In response to a growing demand for trades professionals nationally, Zappa also investigated internship opportunities that her trades students could explore locally through community partnerships and employers.

Less than two miles from Irondale High School, Johnson Screens, a fabricator of water well screens earned approval from the Minnesota Department of Labor as a Youth Skills Training (YST) program site.

“YST Project Manager, Rich Wessels, helped us form this partnership between Johnson Screens and build the pathway for student employment,” Zappa said. “We now have four students, ages 16-18, placed as welding interns at Johnson Screens this summer whether it be part time, weekends, or full time.”

Irondale Partners with the Minnesota Trades Academy to Bring Summer Construction Internships to Tech Ed Classes

“Our goal in the Career and Technical Education department is to prepare students for a successful career by connecting skills learned in the classroom to skills needed for success and growth in a career,” Zappa said.

That’s where the Minnesota Trades Academy (MTA) comes in. Hosted by the Minneapolis-St. Paul-based nonprofit Construction Careers Foundation, the Minnesota Trades Academy is a paid summer construction trades internship program that gives high school students ages 16 to 21 years old training and mentorship in real construction trades careers.

The program consists of two tracks of study. The Track I internship program focuses on hands-on building with tools and an introduction to construction career opportunities. Track II focuses on guiding students interested in a career in construction through apprenticeship union training center tours, including training in how to participate in an interview, often one of the first steps in securing a real-life apprenticeship with a Minnesota construction trade union.

“Our partnership with MTA is 10 years strong. We’re super proud of this partnership because it gives our students access to union training centers and hands-on experience. It allows them to meet people in the field and try out different trades to see what careers they like,” Zappa said. “We have four students from our Mounds View District who will be participating in MTA this summer, and historically we’ve received overwhelmingly positive reviews of the program because our students get paid well, get job training and some take the connections they make and pursue a career in the trades.”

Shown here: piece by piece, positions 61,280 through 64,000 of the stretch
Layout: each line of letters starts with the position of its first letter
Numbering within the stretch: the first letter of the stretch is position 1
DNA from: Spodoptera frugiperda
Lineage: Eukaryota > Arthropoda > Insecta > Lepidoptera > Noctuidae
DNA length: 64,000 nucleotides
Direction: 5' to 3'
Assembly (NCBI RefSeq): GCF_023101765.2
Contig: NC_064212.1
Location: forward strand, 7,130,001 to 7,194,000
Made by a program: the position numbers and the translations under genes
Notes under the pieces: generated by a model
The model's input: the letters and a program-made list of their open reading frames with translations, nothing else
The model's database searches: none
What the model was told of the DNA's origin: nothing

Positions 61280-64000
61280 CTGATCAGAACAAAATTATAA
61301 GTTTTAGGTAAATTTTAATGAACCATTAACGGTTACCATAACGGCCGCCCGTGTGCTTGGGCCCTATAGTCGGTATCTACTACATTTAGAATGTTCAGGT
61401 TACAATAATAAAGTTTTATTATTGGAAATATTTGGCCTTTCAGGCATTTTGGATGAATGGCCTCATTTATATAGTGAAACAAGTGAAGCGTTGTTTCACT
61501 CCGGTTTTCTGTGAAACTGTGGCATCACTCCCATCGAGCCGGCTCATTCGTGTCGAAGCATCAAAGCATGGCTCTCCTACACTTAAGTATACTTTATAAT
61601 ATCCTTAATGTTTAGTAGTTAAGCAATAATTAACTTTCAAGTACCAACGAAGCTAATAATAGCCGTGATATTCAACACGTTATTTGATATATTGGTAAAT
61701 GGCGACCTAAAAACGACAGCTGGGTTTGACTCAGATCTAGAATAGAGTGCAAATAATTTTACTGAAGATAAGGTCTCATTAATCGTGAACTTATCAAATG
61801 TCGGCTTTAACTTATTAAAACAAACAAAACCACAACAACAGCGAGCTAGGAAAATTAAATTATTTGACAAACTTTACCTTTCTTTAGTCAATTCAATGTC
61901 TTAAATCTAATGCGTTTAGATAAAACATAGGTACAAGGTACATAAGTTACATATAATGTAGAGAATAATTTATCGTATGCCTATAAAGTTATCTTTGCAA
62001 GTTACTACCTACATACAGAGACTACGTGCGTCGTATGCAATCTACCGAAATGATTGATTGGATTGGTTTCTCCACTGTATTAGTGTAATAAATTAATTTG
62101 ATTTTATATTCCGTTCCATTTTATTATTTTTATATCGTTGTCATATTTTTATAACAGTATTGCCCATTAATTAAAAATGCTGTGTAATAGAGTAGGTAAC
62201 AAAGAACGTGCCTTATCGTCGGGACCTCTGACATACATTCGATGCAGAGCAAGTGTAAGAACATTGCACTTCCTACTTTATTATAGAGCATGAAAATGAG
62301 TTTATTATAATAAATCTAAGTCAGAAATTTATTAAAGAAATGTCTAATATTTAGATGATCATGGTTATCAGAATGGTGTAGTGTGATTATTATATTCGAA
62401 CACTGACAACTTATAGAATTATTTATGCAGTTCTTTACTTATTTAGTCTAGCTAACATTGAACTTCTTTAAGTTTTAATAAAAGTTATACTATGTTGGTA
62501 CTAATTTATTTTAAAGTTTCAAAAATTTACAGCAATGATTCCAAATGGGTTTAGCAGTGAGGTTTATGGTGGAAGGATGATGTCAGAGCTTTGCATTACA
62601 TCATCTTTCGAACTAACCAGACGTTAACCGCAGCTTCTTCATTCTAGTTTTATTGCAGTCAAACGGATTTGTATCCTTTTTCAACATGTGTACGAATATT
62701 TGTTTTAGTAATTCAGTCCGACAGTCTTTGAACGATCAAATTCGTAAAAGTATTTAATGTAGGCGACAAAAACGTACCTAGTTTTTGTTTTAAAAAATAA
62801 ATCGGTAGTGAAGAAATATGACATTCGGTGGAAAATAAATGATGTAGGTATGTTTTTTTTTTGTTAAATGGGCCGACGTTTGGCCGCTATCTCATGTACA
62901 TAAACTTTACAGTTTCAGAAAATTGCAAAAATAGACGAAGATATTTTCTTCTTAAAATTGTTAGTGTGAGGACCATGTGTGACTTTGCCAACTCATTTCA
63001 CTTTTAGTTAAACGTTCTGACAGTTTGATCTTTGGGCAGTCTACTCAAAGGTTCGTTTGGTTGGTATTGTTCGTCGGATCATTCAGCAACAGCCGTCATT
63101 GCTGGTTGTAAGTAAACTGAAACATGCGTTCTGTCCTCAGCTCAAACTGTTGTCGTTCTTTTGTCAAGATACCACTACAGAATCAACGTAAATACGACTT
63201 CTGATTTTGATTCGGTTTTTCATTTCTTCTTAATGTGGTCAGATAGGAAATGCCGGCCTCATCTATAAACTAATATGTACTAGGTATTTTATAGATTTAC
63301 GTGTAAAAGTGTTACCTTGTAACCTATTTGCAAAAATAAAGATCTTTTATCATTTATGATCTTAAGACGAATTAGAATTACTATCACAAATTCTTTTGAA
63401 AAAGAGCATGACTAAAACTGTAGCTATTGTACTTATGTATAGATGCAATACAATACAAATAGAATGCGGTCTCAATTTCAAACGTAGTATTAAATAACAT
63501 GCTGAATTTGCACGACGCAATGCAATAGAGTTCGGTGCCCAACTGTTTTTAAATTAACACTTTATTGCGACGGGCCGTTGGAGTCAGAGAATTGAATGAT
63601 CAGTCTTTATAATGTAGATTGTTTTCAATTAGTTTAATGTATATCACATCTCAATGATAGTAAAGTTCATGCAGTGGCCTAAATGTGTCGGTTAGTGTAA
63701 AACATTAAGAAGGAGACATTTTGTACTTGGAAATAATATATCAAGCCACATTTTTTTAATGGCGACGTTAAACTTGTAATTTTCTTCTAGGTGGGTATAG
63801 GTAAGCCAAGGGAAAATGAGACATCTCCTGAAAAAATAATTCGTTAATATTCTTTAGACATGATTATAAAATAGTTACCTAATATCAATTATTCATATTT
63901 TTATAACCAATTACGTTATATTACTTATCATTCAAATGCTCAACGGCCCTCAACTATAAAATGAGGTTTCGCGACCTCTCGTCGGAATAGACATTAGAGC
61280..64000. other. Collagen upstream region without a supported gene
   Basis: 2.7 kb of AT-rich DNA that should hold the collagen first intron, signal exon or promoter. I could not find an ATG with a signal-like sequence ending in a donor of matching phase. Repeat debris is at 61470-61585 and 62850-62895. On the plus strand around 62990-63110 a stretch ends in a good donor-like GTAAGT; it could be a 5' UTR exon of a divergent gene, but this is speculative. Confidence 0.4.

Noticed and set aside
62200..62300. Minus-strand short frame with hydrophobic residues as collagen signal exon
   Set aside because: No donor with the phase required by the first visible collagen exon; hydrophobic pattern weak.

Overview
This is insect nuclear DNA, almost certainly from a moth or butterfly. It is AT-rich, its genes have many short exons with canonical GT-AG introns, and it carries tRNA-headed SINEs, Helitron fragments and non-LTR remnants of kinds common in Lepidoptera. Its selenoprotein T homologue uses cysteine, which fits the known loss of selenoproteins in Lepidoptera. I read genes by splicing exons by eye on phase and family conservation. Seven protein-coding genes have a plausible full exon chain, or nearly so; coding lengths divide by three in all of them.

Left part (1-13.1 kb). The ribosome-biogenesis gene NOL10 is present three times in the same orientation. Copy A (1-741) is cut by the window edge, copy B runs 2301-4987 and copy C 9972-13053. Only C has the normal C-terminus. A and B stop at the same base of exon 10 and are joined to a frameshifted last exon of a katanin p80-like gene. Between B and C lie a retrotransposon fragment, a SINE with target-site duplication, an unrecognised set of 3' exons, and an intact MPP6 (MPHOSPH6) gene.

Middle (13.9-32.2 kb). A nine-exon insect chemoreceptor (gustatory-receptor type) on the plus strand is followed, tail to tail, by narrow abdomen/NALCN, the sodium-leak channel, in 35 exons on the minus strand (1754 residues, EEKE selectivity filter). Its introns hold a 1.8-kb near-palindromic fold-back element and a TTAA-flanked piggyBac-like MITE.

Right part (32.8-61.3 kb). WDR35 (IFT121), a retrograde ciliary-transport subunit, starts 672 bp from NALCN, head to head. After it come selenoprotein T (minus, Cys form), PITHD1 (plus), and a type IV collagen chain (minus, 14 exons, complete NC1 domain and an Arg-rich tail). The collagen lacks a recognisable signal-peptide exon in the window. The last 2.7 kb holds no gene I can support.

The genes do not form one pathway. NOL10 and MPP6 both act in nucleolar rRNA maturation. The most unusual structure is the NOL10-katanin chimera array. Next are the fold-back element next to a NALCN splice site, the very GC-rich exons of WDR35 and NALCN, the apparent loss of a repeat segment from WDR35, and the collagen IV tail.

Zappa prioritizes sending out the call for MTA applications.

“We host Program Manager Lindsay Tallman to talk about the program to our tech ed students,” Zappa said. “Students come into my office for appointments to fill out the application and prepare for the interview process; it’s a multi-step process that leads to big opportunities for our Irondale students.”

Zappa’s Advice to Educators Seeking to Incorporate Construction in their Curriculum

“Look to your community for support. At Irondale, that’s Mindy Handberg, Director of Community Partnerships at Mounds View Public Schools,” Zappa said. “She deserves a big thank you because she keeps our schools connected with our community by reaching out to potential local partners, businesses and programs for our students to get real world experience.”

For educators working to develop a program or build those connections, Zappa recommends engaging directly with technical education teachers and learning how you can support them and the students moving through the courses.

One place to start gathering resources is ConstructionCareers.org, where educators can gather career-specific information and general information on the apprenticeship process for Minnesota’s construction trades.